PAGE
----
Being overweight is associated with having larger plaques in the arteries leading to the heart and a marked increase and progression of these arterial plaques that cause heart attacks, even if a person does not have the risk factors that predict increased risk for diabetes and heart attacks (Nutrition, Metabolism & Cardiovascular Diseases, November 16, 2018).

This study used coronary calcium scores of 1,585 healthy people to measure the size of plaques in the arteries leading to their hearts at baseline and five years later. The participants were classified according to:
• the number of Metabolic Syndrome risk factors (listed below) they had, and
• whether they were overweight, defined as Body Mass Index (BMI) of greater than 24.9 kg/M2, measured by electron beam tomography.

The coronary calcium scores taken after five years showed that the people who were overweight had much larger plaques in their arteries and a much greater progressive enlargement of these plaques than those who were of normal weight, even if they had no other risk factors for Metabolic Syndrome (also known as syndrome X, pre-diabetes or early diabetes). This is one of the most important studies ever to show that being overweight increases risk for diseases and a shortened lifespan, even if the other tests doctors do show no abnormalities whatever.

Metabolic Syndrome
Just about every respected scientist agrees that Metabolic Syndrome, in which blood sugar levels rise too high after meals, increases risk for diabetes, heart attacks, cancers and a shortened lifespan. The National Cholesterol Education Program (NCEP) Adult Treatment Panel III (Dis Model Mech, May-June, 2009;2(5-6):231–237) defines the following risk factors for Metabolic Syndrome:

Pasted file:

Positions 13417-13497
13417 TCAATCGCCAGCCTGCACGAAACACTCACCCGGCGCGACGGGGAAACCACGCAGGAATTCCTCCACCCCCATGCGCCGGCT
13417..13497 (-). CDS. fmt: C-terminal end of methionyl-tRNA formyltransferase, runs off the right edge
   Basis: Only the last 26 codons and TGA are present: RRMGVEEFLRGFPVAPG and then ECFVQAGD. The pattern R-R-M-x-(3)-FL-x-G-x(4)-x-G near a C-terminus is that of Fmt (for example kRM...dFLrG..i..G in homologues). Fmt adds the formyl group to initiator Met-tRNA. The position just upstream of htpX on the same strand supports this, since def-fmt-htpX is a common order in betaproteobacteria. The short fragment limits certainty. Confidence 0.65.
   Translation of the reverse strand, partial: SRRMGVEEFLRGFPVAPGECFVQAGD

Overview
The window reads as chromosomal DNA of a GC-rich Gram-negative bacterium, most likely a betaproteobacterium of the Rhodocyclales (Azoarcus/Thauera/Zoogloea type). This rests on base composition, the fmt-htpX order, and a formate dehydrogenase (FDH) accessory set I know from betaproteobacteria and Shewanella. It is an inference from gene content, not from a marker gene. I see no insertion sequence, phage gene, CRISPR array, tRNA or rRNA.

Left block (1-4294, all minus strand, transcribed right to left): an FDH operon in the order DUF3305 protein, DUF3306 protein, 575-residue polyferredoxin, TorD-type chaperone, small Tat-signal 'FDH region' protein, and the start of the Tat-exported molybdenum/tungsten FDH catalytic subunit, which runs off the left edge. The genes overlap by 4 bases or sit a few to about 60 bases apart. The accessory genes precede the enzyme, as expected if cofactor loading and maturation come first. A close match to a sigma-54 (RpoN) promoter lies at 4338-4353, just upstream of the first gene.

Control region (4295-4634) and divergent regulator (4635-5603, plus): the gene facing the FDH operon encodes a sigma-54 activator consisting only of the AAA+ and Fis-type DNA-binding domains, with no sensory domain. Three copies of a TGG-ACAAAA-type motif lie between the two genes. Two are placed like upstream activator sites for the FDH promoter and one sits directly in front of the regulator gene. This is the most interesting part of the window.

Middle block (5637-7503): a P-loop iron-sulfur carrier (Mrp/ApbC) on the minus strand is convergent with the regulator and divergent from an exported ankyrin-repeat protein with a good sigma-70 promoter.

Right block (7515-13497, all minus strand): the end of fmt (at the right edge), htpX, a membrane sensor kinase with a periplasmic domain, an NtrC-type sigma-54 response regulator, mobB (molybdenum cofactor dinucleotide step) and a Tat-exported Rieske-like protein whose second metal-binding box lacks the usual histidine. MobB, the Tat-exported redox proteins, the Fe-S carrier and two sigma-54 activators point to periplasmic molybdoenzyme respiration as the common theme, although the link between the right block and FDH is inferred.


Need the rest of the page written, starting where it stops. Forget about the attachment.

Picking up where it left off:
• waist circumference over 40 inches (men) or 35 inches (women)
• blood pressure over 130/85 mm Hg
• fasting triglyceride (TG) level over 150 mg/dl
• fasting high-density lipoprotein (HDL) cholesterol level less than 40 mg/dl (men) and 50 mg/dl (women)
• fasting blood sugar over 100 mg/dl
See The Hidden Epidemic of Early Diabetes

How Extra Fat Harms
Having extra fat in cells causes insulin resistance, in which cells stop responding to insulin, so that sugar remains in the bloodstream. High blood sugar levels cause sugar to stick to the outer membranes of all types of cells and destroy them. This cell destruction can:
• damage the inner walls of arteries to form plaques that can break off and cause heart attacks
• damage the DNA of cells to cause cancers
• damage your bones to cause osteoporosis
• damage your muscles to cause muscle atrophy
• shorten your telomeres, which is associated with premature aging
• lead to blindness, deafness, impotence, nerve damage and all of the other frightening consequences of diabetes

My Recommendations
Whether or not you are trying to lose weight, I recommend that you follow a high-plant diet that includes a wide variety of vegetables, fruits, nuts, beans and other seeds. For weight loss:
• Avoid sugar added foods, all sugared drinks including fruit juices, red meat, processed meats and fried foods
• Restrict all refined carbohydrates, particularly all foods made from flour: bread, pasta, pretzels, bagels, crackers, cookies and so forth
• Try to exercise at least 30 minutes every day
• Maintain a healthful sleep pattern; sleep loss is associated with weight gain (Curr Opin Clin Nutr Metab Care, Jul 2011;14(4):402–412).

I recommend the various forms of intermittent fasting to lose excess fat and to maintain your desired weight. Perhaps the easiest type of intermittent fasting is to avoid eating anything from 6:00 PM to the next morning. Caution:  Intermittent fasting is not for everyone. Certain conditions can be complicated or worsened by fasting or modified fasting programs. Please check with your doctor if you are diabetic, have low blood pressure, take medications, are underweight, have eating disorders, or are pregnant, trying to become pregnant, or breast-feeding.

Checked 8/18/23